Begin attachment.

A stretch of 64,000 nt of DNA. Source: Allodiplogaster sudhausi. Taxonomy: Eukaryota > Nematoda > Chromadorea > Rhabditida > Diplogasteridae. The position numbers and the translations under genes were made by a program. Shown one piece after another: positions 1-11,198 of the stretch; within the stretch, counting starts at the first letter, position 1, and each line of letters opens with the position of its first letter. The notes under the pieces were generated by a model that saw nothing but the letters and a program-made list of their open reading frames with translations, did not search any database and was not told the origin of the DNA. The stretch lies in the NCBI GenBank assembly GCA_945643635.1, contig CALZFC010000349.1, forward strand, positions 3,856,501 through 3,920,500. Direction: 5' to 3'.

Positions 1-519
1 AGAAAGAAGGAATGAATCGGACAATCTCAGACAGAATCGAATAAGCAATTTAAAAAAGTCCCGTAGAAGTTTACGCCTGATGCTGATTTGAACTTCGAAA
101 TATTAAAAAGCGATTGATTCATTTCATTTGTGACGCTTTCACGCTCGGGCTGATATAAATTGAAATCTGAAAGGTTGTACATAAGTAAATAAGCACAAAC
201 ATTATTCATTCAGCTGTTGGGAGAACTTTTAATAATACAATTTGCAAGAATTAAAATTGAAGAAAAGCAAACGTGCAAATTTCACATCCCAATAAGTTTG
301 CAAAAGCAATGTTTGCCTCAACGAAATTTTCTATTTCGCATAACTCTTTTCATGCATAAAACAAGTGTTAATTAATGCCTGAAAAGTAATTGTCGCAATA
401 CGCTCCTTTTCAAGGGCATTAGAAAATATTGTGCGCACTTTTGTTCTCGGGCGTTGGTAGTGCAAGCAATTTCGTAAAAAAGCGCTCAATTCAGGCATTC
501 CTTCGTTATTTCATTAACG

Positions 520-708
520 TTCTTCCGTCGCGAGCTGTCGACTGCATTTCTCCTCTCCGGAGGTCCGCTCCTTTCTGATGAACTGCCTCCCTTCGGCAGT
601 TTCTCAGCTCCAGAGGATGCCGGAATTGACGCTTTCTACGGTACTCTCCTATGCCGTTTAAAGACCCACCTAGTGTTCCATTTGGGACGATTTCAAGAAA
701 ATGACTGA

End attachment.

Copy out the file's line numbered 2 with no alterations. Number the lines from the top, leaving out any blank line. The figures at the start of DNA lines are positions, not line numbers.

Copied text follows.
Positions 1-519